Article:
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"Mean Girls" Musical Movie Review: Fetch or Flop?

By Mia Cestra



After a long 20 years, Mean Girls hits the big screen once more with a brand new cast taking on the same iconic roles from the 2004 original movie. Unlike the original, though, this film includes a musical element by incorporating songs from the Mean Girls Broadway adaptation. This is only the first of many differences between the original and the new, so let’s analyze what Mean Girls (2024) has to offer, and whether or not the changes made were for the better. 


From the promotional material to the movie itself, much emphasis is placed on the rich and popular Regina George, played by Reneé Rapp. Her face is plastered on nearly all advertising content, and this is no surprise. Arriving on the scene of publicity only five short years ago, Rapp gained recognition for playing Regina George in the Mean Girls Broadway musical from 2019-2020, so fans were associating Rapp with this hot-headed diva years before the project was even announced. This still raises the question: Why is it that Regina George is the face of the reimagined movie musical rather than protagonist Cady Heron? Well, Regina George has grown to become an iconic powerhouse throughout the years, representing a confident persona with blunt honesty that resonates well with Generation Z and the rise of social media. To honor that sense of blunt honesty, Regina George just seems to be more interesting than Cady Heron.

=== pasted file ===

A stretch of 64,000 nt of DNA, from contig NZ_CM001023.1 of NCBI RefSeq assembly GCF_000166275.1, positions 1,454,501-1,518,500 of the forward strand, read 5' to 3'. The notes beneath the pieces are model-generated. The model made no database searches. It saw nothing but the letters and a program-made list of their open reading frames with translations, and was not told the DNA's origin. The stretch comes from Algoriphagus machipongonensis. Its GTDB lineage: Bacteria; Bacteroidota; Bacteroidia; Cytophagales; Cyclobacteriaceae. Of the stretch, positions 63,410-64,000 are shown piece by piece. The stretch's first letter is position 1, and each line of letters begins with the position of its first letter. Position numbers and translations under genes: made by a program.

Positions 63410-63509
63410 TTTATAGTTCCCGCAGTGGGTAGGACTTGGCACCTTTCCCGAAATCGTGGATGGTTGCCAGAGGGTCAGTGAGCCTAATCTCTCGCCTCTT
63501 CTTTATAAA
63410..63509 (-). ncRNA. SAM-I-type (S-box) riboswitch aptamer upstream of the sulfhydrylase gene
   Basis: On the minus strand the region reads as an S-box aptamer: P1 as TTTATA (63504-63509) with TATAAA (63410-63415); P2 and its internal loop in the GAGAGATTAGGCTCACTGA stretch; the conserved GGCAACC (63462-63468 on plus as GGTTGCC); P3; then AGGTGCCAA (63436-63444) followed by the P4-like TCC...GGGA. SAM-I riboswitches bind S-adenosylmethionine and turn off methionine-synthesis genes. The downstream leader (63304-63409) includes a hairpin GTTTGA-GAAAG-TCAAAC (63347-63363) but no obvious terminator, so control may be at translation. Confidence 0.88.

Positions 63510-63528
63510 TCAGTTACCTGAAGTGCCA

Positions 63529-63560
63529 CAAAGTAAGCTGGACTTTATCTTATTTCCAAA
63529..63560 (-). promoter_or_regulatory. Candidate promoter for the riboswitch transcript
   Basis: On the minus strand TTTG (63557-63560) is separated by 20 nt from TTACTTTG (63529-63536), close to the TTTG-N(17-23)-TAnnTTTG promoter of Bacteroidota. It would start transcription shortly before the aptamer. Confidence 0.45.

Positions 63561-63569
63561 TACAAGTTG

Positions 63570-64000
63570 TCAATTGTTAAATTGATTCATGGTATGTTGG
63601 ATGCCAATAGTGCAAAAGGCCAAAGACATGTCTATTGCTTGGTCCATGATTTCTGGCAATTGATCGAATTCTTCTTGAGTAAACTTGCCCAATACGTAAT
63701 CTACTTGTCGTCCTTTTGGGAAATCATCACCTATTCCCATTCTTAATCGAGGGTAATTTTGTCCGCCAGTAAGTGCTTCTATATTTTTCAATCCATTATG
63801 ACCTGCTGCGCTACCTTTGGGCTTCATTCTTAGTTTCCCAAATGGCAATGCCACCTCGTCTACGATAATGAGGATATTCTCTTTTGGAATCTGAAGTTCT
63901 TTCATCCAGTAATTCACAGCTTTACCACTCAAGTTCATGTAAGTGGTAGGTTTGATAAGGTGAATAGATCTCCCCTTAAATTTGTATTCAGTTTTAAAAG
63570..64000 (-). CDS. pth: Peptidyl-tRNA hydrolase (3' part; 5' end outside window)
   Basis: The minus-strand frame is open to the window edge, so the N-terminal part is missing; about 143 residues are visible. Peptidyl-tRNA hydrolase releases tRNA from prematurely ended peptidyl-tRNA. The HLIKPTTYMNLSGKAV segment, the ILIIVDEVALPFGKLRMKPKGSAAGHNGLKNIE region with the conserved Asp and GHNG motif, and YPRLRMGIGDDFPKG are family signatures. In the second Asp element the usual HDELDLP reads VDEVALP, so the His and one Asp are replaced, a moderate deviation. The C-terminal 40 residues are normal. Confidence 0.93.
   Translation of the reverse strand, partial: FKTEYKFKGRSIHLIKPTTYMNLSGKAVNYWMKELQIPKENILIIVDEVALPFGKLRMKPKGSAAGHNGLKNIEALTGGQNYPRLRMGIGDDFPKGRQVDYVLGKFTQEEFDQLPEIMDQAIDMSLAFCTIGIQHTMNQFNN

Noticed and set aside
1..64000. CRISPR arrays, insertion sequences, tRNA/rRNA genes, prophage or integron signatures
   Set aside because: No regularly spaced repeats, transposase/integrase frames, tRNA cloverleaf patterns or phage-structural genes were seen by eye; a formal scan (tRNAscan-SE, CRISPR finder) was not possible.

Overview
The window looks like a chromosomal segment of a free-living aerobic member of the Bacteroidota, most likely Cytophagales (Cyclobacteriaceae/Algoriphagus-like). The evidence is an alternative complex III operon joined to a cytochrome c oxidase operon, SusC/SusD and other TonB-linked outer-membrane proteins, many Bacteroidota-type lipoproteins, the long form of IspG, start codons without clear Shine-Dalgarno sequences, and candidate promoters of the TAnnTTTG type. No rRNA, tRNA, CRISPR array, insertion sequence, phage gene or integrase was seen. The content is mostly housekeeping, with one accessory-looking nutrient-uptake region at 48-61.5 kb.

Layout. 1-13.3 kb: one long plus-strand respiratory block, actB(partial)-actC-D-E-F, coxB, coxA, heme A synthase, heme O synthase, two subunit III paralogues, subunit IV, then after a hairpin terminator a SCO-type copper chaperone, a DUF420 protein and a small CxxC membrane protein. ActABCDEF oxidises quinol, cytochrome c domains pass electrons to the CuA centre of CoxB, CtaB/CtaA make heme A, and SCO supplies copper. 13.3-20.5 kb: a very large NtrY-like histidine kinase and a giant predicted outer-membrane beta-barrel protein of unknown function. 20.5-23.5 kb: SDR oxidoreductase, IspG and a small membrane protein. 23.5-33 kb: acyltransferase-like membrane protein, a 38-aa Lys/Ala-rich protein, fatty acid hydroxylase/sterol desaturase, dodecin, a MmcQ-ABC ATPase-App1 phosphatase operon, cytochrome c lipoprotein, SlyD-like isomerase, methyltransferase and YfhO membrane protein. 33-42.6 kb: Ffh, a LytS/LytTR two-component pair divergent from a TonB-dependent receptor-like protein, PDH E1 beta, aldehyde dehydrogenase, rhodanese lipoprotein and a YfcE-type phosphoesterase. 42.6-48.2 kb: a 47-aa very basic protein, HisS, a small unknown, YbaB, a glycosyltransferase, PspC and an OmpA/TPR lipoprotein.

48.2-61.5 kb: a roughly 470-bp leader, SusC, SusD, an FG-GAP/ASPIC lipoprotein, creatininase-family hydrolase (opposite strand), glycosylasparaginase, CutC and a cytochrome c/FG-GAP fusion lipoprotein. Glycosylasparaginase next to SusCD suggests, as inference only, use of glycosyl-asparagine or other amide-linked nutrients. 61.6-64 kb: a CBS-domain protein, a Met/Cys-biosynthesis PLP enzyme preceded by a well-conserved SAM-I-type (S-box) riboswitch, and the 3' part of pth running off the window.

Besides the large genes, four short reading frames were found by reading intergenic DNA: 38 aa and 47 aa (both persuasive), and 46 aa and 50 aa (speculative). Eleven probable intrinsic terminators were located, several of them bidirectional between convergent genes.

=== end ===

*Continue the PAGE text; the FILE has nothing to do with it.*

Other talent on the scene includes Auli’i Cravalho (Janis 'Imi'ike), the voice of Moana in the Disney film of the same name, and Jaquel Spivey (Damian Hubbard). Spivey has won numerous awards associated with acting in musicals, most notably his starring role as Usher in the Broadway production A Strange Loop. A change I appreciated in Mean Girls (2024) is the diverse main cast, with Cravalho being Native Hawaiian, Spivey being African American, and  Avantika Vandanapu (Karen Shetty) being Indian. With all of this theater-trained talent working on the project, the remakes of the Broadway songs are bound to be impressive… Right? Well, sort of!


While watching the film, I found myself comparing the songs to their original counterparts:– the Broadway musical songs. In a way, this is an unfair comparison. The voices of Broadway provide a sound, energy, and boom that the big screen does not often require. Nevertheless, I felt underwhelmed by Angourie Rice’s (Cady Heron) vocal performance in songs like “Stupid With Love,” “Revenge Party,” and “What Ifs.” Her voice seems to fall flat in comparison to some of the other talent on the cast. However, I enjoyed how she portrayed the protagonist in other ways. It seems that Cady’s awkward and naive nature is much more believable in the new adaptation. After all, she is a new student from Kenya who has never set foot in a public school. I felt that Rice displayed this difficult transition well, and even her singing could be a reflection of Cady’s nature – largely unsure of herself and her place on the “social hierarchy” in public high school. Overall, if you are familiar with the Broadway adaptation, be prepared to be underwhelmed by a number of the songs in this movie – but not all of them!